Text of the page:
Claudio Javier Cormick, firstname.lastname@example.org, Consejo Nacional de Investigaciones Científicas y Técnicas (CONICET), Argentina.
Anderson, Elizabeth. 1995. “Feminist Epistemology: An Interpretation and a Defense.” Hypatia, 10 (3): 50–84.
Ashton, Natalie A. 2020. “Scientific Perspectives, Feminist Standpoints, and Non-Silly Relativism.” In Knowledge from a Human Point of View edited by Ana-Maria Crețu and Michela Massimi, 71–85. Springer, Cham.
Ashton, Natalie A. 2019. “Relativising Epistemic Advantage.” In The Routledge Handbook of Philosophy of Relativism edited by Martin Kusch, 329–338. Routledge.
Cormick, Claudio Javier. 2011. “Sobre el ‘Etnocentrismo’ Como vía Media Entre la Validez Incondicional y el No-Cognitivismo.” Revista de Filosofía UIS 11 (1): 71–92.
Fricker, Miranda. 1999. “Epistemic Oppression and Epistemic Privilege.” Canadian Journal of Philosophy 29 (sup1): 191–210.
Hammersley, Martyn. 2011. “Objectivity: A Reconceptualisation.” In The SAGE Handbook of Innovation in Social Research Methods edited by Malcolm Williams and W. Paul Vogt, 1–20. SAGE Publications Ltd.
Harding, Sandra G. 1991. Whose Science? Whose Knowledge? Thinking From Women’s Lives. Cornell University Press.
Intemann, Kristen. 2010. “25 Years of Feminist Empiricism and Standpoint Theory: Where Are We Now?” Hypatia, 25 (4): 778–796.
Jaggar, Alison M. 1983. Feminist Politics and Human Nature. Rowman & Littlefield.
Jameson, Fredric. 1988. “History and Class Consciousness as an ‘Unfinished Project’.” Rethinking Marxism 1 (1): 49–72.
Kitcher, Philip 1994. “Contrasting Conceptions of Social Epistemology.” In Socializing Epistemology edited by Frederick F. Schmitt, 111–134. Rowman & Littlefield.
Kusch, Martin. 2016. “Wittgenstein’s On Certainty and Relativism.” In Analytic and Continental Philosophy edited by Sonja Rinofner-Kreidl and Harald A. Wiltsche, 29–46. De Gruyter.
Longino, Helen. 1993. “Subjects, Power, and Knowledge: Description and Prescription in Feminist Philosophies of Science.” In Feminist Epistemologies edited by Linda Alcoff and Elizabeth Potter, 101–120. Routledge.
Lorenzo, Marta. C. 2020. “Is Helen Longino’s Contextual Empiricism a Feminist Philosophy of Science?” teorema 39 (3) : 79–93.
Löwy, Michael. 1985. Paysages de la Vérité: Introduction à une Sociologie Critique de la Connaissance. Editions Anthropos.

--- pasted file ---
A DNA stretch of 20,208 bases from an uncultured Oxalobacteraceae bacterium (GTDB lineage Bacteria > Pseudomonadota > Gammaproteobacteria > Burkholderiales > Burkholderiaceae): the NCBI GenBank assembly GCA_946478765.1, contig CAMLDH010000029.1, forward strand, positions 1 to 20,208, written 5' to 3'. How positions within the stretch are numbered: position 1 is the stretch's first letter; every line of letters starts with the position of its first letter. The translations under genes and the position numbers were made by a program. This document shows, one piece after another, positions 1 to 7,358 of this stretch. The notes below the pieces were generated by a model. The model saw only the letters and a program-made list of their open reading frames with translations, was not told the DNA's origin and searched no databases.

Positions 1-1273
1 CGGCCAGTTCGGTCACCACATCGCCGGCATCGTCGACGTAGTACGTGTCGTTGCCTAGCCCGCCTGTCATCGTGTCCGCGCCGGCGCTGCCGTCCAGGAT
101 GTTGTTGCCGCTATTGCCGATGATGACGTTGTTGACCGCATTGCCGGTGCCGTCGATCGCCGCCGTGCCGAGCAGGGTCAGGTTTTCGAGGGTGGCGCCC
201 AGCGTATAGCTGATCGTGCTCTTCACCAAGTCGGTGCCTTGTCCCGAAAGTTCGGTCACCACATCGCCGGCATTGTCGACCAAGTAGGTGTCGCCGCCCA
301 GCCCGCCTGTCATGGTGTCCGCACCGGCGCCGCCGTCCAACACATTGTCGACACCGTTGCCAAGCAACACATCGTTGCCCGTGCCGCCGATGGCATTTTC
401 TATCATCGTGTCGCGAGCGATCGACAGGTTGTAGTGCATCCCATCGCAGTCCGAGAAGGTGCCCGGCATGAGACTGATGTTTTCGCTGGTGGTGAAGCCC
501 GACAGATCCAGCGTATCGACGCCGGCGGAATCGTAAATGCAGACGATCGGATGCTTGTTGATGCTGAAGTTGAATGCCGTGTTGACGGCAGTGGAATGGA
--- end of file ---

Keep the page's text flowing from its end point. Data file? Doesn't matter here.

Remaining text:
Löwy, Michael. 1973. “Science et Révolution: Objectivité et Point de vue de Classe Dans les Sciences Sociales.” In Dialectique et Révolution: Essai de Sociologie et D’histoire du Marxisme edited by Michael Löwy, 201–236. Anthropos.
Medina, José 2021. “Vices of the Privileged and Virtues of the Oppressed in Epistemic Group Dynamics.” In The Routledge Handbook of Political Epistemology edited by Michael Hannon and Jeroen de Ridder, 336-346. Routledge.
Medina, José. 2013. The Epistemology of Resistance: Gender and Racial Oppression, Epistemic Injustice, and the Social Imagination. Oxford University Press.
Michaelian, Kourken. 2008. “Privileged Standpoints/Reliable Processes.” Hypatia, 23 (1): 65–98.
Mills, Charles. W. 1988. “Alternative Epistemologies. ” Social Theory and Practice 14 (3): 237–263.
Nozick, Robert. 2013. Anarchy, State, and Utopia. Basic Books.
Parekh, Bhikhu C. 1982. Marx’s Theory of Ideology. Johns Hopkins University Press.
Pinnick, Cassandra L. 2005. “The Failed Feminist Challenge to ‘Fundamental Epistemology’.” Science & Education, 14 (2): 103–116.
Pinnick, Cassandra L. 1994. “Feminist Epistemology: Implications for Philosophy of Science.” Philosophy of Science 61 (4): 646–657.
Rorty, Richard. 2000. “Universality and Truth.” In Rorty and His Critics edited by Robert B. Brandom, 1-30. Blackwell Publishing Ltd.
Rorty, Richard, ed. 1991. “The Priority of Democracy to Philosophy.” In Objectivity, Relativism, and Truth: Philosophical Papers, Vol. 1, 175–196. Cambridge University Press.
Rorty, Richard. 1986. “On Ethnocentrism: A Reply to Clifford Geertz.” Michigan Quarterly Review 25 (3): 525–534.
Rorty, Richard. 1984. “Solidarity or Objectivity?” Nanzan Review of American Studies: A Journal of Center for American Studies, Nanzan University 6: 1–18.
Saint-Croix, Catharine. 2020. “Privilege and Position: Formal Tools for Standpoint Epistemology.” Res Philosophica 97 (4): 489-524.
Saint-Croix, Catharine. 2018. Non-Ideal Epistemology in a Social World. Doctoral thesis: University of Michigan.
Sankey, Howard. 2015. “Scepticism, Relativism and a Naturalistic Particularism.” Social Epistemology 29 (4): 395–412.